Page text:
January 25, 2008 – Contrary to the line famously quoted by Gen. Douglas MacArthur, old soldiers do die. And as they do, the organizations they kept alive are fading away.
Veterans of World War II are dying at a rate of more than 1,000 a day, thinning the ranks in veterans halls, changing the roles of veterans groups and forcing some organizations to bequeath their buildings and property.
One of them is American Legion Pou-Parrish Post 132 in Smithfield, about 30 miles southeast of Raleigh. The post has made plans to turn over its assets before it dissolves, as many members think it will.
In December, Johnston Community College agreed to take over the post’s building, the fields once used by its baseball program, some land and a substantial bank account. The assets are valued at more than $1 million.
“It keeps our legacy going,” said Bill Wilkins, 73, a 26-year member of the post. “We’re getting older and won’t be around much longer, and the younger vets aren’t joining.”
The Legion is trying to stay vibrant — and the wars in Iraq and elsewhere are creating a new pool of veterans to help. But a wide generation gap between current members and new veterans threatens the existence of the Legion and many other veterans groups.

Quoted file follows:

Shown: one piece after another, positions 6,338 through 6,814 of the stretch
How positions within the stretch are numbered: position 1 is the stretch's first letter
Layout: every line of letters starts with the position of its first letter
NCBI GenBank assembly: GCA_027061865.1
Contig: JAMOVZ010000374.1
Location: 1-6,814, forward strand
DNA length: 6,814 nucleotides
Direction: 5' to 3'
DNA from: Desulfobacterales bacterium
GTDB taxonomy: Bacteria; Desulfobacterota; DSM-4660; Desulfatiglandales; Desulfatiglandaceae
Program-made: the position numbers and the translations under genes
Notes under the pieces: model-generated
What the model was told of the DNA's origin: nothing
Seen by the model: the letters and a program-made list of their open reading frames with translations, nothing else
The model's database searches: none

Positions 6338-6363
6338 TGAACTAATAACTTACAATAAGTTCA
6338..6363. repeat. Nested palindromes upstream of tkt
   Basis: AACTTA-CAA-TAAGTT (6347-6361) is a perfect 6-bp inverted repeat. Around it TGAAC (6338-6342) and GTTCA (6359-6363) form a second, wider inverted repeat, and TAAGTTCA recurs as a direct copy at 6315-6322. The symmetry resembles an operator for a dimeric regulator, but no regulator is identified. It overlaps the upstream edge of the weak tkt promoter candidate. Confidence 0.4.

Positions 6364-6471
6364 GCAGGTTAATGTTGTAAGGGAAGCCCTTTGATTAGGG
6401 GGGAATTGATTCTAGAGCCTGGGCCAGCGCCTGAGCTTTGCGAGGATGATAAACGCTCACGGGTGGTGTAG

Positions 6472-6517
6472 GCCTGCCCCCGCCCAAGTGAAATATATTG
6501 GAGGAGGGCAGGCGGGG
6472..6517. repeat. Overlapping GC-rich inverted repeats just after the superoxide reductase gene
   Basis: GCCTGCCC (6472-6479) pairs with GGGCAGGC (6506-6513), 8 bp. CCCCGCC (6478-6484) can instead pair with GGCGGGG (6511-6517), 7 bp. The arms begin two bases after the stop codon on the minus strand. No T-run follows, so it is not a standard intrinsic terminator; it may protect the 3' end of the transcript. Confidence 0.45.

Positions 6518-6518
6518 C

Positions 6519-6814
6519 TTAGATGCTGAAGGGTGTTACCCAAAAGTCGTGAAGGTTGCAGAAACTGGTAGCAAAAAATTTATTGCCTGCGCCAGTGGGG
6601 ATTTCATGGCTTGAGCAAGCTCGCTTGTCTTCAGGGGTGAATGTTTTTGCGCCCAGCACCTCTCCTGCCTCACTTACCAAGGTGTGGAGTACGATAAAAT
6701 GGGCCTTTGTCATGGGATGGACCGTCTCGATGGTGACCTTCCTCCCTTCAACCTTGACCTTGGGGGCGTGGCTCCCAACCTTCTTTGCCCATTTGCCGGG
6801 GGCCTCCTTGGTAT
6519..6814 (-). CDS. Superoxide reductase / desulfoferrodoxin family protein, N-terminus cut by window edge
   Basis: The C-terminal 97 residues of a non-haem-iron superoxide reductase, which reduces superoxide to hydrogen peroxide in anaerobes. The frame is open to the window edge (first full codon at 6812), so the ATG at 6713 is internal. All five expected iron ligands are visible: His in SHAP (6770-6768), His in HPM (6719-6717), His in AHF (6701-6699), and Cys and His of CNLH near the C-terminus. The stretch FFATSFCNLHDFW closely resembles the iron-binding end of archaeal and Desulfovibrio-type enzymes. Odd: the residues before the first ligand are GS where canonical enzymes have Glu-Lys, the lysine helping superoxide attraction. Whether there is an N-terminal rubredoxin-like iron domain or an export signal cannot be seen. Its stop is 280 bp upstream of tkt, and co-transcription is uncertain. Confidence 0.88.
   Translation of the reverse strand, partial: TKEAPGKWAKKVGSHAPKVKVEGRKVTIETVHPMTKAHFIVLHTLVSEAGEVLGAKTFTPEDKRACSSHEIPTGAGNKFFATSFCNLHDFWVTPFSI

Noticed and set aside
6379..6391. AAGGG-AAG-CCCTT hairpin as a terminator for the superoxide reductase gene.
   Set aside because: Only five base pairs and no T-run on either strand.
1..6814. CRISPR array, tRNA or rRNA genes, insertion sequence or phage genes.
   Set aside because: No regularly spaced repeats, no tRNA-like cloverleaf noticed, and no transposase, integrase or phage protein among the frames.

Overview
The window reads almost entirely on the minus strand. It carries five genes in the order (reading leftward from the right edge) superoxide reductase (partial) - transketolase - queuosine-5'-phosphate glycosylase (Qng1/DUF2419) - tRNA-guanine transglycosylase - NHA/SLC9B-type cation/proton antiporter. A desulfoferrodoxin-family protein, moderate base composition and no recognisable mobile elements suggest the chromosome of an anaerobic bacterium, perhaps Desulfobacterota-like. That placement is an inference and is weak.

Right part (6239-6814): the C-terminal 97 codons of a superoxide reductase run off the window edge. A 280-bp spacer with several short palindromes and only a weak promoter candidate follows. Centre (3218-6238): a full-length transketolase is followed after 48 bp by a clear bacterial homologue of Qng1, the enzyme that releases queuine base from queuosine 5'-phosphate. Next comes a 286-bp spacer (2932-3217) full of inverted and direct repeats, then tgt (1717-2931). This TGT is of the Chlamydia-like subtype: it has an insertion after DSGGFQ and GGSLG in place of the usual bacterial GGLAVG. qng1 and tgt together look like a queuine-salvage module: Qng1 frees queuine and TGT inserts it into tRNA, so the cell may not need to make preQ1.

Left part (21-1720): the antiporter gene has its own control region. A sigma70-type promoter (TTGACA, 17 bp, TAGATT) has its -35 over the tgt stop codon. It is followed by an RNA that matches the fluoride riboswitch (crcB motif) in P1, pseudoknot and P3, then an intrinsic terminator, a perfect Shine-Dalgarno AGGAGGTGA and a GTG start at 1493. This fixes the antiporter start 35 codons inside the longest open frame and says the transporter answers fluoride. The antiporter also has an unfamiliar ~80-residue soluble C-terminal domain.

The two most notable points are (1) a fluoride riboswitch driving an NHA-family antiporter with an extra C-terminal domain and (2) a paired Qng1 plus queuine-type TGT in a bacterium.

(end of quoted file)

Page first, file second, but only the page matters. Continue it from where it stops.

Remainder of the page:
“You’ve got to constantly recruit, because we lose members every day,” said Jerry Tart, adjutant of American Legion Post 109 in Benson, and commander for the district that covers Wake and Johnston counties.
At about 700 members, the Benson post remains one of the state’s most active, holding weekly social dances and several charity events throughout the year.
But even it has seen a drop from a peak of more than 1,000 members. Tart said his post loses 30 to 40 members a year, many of them to the grave. He estimated that 40 percent of his members are veterans of World War II, while fewer than 10 percent served in the Persian Gulf or more recent conflicts.
Younger vets aren’t interested in polka dances and the old-fashioned post bars frequented by older vets.
And the differences extend beyond age. Many veterans of earlier conflicts were drafted, while newer vets were volunteers and career soldiers.
Nationally, American Legion membership has declined steadily for most of the past 20 years, from a peak of 3 million in 1989 to 2.6 million in 2006.